34. Undoubtedly, children in all member states have far more opportunities to express their views freely than their predecessors ever did. But the CRC requires that children’s views be given due weight and the UN Committee on the Rights of the Child is extremely protective of this aspect of Article 12. In June 2006, in relation to Latvia, the committee observed: “The committee regrets that little information was provided on the attitudes towards children’s views and proposals, as well as information on the extent to which their views have been sought, expressed or integrated in all institutions attended by children at the local level and in the family”.
35. In relation to Sweden, despite considerable commitment and activity, the UN committee regretted the lack of evidence of children’s “real influence” and repeated the expectation that participation rights be enjoyed by all children: “… the committee remains concerned that, despite the remarkable efforts, some children and young persons do not feel they have any real influence in matters concerning their life in society”.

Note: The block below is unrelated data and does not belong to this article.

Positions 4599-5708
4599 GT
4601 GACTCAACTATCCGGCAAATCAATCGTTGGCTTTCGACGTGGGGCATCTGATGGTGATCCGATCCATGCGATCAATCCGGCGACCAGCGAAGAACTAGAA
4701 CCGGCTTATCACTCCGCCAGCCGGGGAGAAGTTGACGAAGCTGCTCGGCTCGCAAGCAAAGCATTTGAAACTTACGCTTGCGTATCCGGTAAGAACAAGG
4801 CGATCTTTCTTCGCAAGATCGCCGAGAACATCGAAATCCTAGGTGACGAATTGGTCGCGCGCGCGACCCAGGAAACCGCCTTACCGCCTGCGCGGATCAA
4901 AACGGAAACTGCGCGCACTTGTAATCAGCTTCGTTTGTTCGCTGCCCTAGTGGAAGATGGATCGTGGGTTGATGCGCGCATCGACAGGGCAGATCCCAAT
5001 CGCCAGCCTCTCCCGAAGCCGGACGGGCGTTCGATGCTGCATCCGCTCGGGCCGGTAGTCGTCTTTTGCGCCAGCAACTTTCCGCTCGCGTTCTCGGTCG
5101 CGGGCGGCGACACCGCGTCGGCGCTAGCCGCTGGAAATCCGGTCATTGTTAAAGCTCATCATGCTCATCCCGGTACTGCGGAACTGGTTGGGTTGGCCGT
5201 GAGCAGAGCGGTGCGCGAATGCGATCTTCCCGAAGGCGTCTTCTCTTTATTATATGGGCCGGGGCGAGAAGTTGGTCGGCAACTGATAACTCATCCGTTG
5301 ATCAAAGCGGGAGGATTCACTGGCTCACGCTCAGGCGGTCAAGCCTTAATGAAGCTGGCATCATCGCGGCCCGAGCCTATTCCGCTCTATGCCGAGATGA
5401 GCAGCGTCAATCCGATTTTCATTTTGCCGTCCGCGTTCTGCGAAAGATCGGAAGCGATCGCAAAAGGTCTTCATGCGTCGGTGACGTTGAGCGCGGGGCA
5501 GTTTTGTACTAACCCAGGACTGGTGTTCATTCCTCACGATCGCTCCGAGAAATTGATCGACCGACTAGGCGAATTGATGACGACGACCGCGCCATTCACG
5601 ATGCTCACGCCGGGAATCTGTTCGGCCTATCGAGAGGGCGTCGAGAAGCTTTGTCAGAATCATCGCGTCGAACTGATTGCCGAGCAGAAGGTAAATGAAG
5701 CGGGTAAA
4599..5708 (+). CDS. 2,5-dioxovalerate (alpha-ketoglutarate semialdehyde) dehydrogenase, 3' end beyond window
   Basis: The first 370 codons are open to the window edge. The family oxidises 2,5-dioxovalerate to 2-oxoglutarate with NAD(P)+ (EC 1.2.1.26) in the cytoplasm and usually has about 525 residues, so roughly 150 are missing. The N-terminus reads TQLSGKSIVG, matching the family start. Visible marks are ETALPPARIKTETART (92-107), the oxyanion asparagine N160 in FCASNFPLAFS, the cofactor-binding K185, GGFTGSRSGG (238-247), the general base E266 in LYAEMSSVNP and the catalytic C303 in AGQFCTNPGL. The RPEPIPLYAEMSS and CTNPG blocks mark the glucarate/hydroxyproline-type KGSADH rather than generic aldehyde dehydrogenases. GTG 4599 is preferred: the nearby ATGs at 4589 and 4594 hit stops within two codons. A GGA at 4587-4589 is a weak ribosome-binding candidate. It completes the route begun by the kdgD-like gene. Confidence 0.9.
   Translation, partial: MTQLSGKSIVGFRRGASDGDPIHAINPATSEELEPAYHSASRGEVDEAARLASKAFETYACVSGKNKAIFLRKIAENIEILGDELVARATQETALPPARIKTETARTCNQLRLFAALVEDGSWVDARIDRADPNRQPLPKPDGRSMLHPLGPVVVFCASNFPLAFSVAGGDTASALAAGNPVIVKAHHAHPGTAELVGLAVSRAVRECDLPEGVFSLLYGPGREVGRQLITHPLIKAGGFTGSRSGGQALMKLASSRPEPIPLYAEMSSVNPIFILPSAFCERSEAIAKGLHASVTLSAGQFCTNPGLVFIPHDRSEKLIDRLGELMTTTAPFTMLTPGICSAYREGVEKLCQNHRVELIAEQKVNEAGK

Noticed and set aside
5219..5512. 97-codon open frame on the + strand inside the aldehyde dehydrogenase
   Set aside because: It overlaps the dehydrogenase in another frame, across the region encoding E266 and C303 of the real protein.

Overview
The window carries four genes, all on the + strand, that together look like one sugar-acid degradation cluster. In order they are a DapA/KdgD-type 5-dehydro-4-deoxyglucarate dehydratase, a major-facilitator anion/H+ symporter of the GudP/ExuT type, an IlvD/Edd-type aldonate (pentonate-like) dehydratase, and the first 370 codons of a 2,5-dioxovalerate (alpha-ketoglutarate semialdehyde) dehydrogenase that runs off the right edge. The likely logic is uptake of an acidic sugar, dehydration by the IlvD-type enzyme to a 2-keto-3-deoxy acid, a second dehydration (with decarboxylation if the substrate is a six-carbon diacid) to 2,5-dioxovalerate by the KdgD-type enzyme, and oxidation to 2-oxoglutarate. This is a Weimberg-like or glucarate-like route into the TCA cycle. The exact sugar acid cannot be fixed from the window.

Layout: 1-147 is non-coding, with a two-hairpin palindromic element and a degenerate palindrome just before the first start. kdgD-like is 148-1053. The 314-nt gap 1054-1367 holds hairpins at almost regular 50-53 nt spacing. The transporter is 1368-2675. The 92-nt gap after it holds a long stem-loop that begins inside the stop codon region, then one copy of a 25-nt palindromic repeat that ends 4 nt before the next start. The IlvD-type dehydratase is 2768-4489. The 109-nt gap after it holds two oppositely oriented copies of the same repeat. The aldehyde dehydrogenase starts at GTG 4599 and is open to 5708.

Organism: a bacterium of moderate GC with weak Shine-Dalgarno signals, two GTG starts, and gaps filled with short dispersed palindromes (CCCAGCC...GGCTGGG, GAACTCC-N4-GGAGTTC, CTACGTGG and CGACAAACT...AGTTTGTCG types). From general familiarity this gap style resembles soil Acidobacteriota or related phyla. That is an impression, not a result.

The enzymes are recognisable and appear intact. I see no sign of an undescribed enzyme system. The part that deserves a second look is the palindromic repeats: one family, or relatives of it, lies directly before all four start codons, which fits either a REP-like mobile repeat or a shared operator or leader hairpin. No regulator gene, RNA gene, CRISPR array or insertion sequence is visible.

7 Consent to medical treatment

36. In almost all member states, 18 is the point at which children acquire full legal capacity. However, in Scotland, children acquire full legal capacity from the age of 16 years and in Austria and Switzerland adulthood is deemed to start at 19 and 18 years respectively. In Romania, a person can receive “child protection” until the age of 26 years.
37. Some member states have a designated age at which children are assumed to have equivalent adult capacity to consent to or refuse medical treatment. In Austria and Italy this is 14 years; in Denmark, Finland and Germany 15 years; and in the United Kingdom 16 years.